Melrose parent Rachel Nielsen asked for a rebuttal or clarification from the Roseburg Public Schools’ board of directors on June 12 regarding a statement that the money some schools were raising was leading to an academic inequity and difference in technology and curriculum in the classrooms, that was made during the May 22 board meeting.
RPS interim Superintendent Lee Paterson went to talk with Melrose parents following the June 12 meeting and clarified that all elementary schools in the district have the same curriculum — the standards and expectations for achievements.
Nielsen’s concern was a quote from an elementary school principal that said the money some schools are able to raise is leading to technology and curriculum in classrooms that other schools cannot afford, which was printed in The News-Review’s May 28 article ”Roseburg school board has discussions on equity.” The article was a recap of a discussion on corporate sponsorship and equality in schools from that board meeting.
“I let them know that I didn’t see anything in the story that wasn’t factual,” Paterson said. “And I did acknowledge that the article seemed almost benign, but that was because I had listened to the actual live conversation which was not at all inflammatory. Nor did anyone in that discussion, in my opinion, cast aspersions.”
Board Chair Joe Garcia broke with protocol by addressing Nielsen. “I would encourage you to read our minutes on what actually our discussion was that occurred versus what was printed (in the newspaper). You were not alone in your disappointment in how that was phrased.”
According to the Oregon School Board Association, board members should not respond to public comments. In past meetings, Roseburg’s school board has followed this protocol.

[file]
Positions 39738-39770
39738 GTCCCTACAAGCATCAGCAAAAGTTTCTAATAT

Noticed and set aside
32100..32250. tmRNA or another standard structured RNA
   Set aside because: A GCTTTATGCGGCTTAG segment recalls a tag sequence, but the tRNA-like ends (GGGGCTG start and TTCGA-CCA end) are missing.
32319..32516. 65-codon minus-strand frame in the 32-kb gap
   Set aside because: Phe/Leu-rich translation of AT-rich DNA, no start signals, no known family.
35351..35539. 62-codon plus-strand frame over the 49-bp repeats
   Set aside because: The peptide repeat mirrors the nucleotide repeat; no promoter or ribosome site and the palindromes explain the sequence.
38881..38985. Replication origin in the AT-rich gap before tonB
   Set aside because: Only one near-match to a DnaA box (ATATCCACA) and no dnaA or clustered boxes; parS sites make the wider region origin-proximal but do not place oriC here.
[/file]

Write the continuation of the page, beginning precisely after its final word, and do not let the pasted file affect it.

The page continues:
The minutes of the May 22 meeting were not available until June 13, the day after the June 12 meeting. However, Garcia said that a draft of the minutes may have been released to the public by the district office if requested.
Besides telling Nielsen to read the minutes, Garcia explained, “Our conversation wasn’t about any one school against another. It was about how do we acknowledge and appreciate this fact what some schools are able to do and acknowledging the challenged and struggles that some other schools have? What is our role in that as a board and a district? To help make sure that we’re not creating imbalances or inequities.”
The school board is working on clarifying its role and ongoing responsibilities to projects in ways that are consistent. This includes a subcommittee on creating corporate sponsorship policy that was suggested by Director Rodney Cotton at the June 12 meeting. The subcommittee would include board members, administrators, business owners and community members.
Paterson said the shift from the agenda topic of “corporate sponsorship” to equal opportunities in schools was organic and acknowledged that Nielsen likely would not have known to look for those minutes.
Melrose was not specifically mentioned at the May 22 meeting, but Nielsen said it was very clear which school was talked about.
“(The Melrose Parent Teacher Action Network) does happen to purchase more technology, because that’s something we want to spend our money on,” said Nielsen, who is the vice president of the parent group. “We also spend money on extra instructional assistants, which we feel is a benefit for students in our schools, especially because enrollment has reached over 380 students at Melrose. ... I feel that’s not something that should be viewed upon as a negative thing.”
Garcia and Paterson both acknowledged that there’s a disparity in available funds at the schools. Garcia said on May 22 that not every building has people with the skill set, ability and connections to raise money.
“I believe that the comments were simply misunderstood. Having greater access to the technology is an advantage that we’d like all of our kids to have,” Paterson said. “The (Melrose) parents told me that they would be happy to help any school to increase their fundraising impact. Principals in our district work cooperatively on any number of projects and this would be no different.”
Garcia’s disappointment in the phrasing of the newspaper article centered on not having background information included, he explained Friday. He said he did not speak for the board when he expressed disappointment.
Garcia said he decided to respond to Nielsen to provide context that the conversation regarding schools, and resources available to schools, and funding opportunities, are important and valuable to the district and are part of a larger conversation.
Those conversations, he said, had been held in subcommittees including the building and sites subcommittee. No minutes for those meetings are published online and the May 22 meeting was the first time the conversation was held during a public meeting this school year.